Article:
• (2) when a component detects an intrusion attempt, the detector distributes an attack report to its neighbors who can then help trace the attack path and respond to the intrusion;
    • (3) these neighbors further distribute the attack description along the path of the attack.
    September 23, 2002 Princeton University Electrical Engineering Department Huang
  • 44. IDIP: An Example of Anti-flood System
    • BC: boundary controllers (router, a firewall, etc.) do the blocking.
    • A node n and a BC b are neighbors if they can send one another IP packets that do not pass through another BC
    • If two non-BCs can send one another IP packets that do not pass
    • through a BC, then the two non-BCs are considered to be in the
    • same IDIP domain. So BCs form the boundary of a domain.
    September 23, 2002 Princeton University Electrical Engineering Department Huang
  • 45. IDIP: An Example of Anti-flood System
    • IDIP against Floods
    • The basic message could be "I am seeing a flood for IP address xx.xx.xx.xx." The victim or an intrusion detection system (IDS) could pass this message to its neighboring BCs. Each of them could look to see if it too was seeing a flood for that IP address. If so, the BC could begin discarding all or most packets bound for that address and send the IDIP message on to its own neighbors in turn. Once a BC stopped seeing a flood for IP address xx.xx.xx.xx, it would stop discarding packets for that address. This would restore service.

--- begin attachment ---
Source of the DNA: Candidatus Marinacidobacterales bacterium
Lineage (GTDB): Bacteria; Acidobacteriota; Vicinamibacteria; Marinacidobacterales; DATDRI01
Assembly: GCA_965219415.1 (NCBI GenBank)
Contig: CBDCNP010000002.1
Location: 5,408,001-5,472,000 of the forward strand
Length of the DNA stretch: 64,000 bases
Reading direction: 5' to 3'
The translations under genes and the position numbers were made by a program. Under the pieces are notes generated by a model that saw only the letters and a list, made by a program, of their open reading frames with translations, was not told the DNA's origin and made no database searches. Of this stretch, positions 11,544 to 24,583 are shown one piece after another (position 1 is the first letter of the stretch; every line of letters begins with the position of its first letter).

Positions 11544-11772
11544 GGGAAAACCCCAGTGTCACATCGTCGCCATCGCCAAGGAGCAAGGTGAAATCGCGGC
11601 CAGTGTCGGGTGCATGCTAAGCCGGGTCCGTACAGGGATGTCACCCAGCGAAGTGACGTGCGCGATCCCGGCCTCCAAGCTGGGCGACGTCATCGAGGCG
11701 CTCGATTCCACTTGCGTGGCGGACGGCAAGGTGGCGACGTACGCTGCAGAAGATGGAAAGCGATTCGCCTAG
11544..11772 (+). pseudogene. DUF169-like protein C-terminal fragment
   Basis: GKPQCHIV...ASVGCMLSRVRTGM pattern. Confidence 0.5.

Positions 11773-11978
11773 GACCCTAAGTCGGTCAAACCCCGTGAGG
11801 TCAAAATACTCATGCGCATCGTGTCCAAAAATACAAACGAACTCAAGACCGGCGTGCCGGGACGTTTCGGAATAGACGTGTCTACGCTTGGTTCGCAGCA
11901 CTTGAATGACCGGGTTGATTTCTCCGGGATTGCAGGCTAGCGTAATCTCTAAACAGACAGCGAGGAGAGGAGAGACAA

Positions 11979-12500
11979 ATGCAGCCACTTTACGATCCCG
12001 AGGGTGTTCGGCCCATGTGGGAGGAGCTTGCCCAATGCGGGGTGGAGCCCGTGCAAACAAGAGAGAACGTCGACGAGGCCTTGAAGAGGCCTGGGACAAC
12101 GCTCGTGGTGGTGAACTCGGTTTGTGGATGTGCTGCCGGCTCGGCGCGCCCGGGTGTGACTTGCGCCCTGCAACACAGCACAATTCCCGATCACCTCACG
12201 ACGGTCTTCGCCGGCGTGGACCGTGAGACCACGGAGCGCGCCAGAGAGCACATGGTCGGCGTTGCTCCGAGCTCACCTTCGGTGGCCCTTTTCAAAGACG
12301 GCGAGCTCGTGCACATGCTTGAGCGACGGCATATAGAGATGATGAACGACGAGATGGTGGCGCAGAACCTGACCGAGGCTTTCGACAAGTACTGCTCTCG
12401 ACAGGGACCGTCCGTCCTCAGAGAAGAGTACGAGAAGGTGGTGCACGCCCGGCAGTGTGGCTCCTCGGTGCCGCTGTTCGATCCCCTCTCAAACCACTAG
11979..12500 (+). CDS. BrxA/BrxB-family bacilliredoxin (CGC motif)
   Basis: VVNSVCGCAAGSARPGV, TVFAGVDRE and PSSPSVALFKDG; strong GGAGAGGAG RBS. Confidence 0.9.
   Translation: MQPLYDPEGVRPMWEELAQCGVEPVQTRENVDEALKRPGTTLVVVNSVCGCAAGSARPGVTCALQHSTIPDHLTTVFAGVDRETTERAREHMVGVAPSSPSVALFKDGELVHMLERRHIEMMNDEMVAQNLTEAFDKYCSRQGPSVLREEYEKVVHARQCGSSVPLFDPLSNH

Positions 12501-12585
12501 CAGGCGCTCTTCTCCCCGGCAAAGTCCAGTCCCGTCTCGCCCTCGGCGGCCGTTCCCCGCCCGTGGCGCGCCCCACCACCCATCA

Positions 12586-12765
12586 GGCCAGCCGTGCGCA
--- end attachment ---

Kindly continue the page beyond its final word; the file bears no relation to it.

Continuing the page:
• A victim or an IDS watching all traffic to the victim can tell whether the victim is getting too much traffic. For a BC it is harder. A BC must check whether the flood is coming through it, wholly or partly. To reduce false positives and false negatives, use Bayesian Estimation Method.
    September 23, 2002 Princeton University Electrical Engineering Department Huang
  • 46. IDIP: An Example of Anti-flood System
    • Example:
    • The figure represents a possible configuration of IDIP and a possible attack. The attacker a is flooding the victim v. The flood is taking just one route through the network, passing through BCs r4, r3, r2, and r1. They are probably routers. IV0-IV4 is each a set of indirect victims - those who cannot communicate with v because of the attack. S1, S2, S3, S4 are other sets of BCs in the network. The intrusion detector w can be part of v or another program.
    September 23, 2002 Princeton University Electrical Engineering Department Huang
  • 47. Layer 2: Consistent Incentive Structure
    • Incentive for Zombie Prevention
    • To stop the Million Zombie Flood we must make it much harder to hijack zombies. If hosts used well known cures to well known vulnerabilities, then they would be much harder to hijack and the Million Zombie Flood would be much more expensive to mount. A great challenge is to induce everyone to protect their hosts.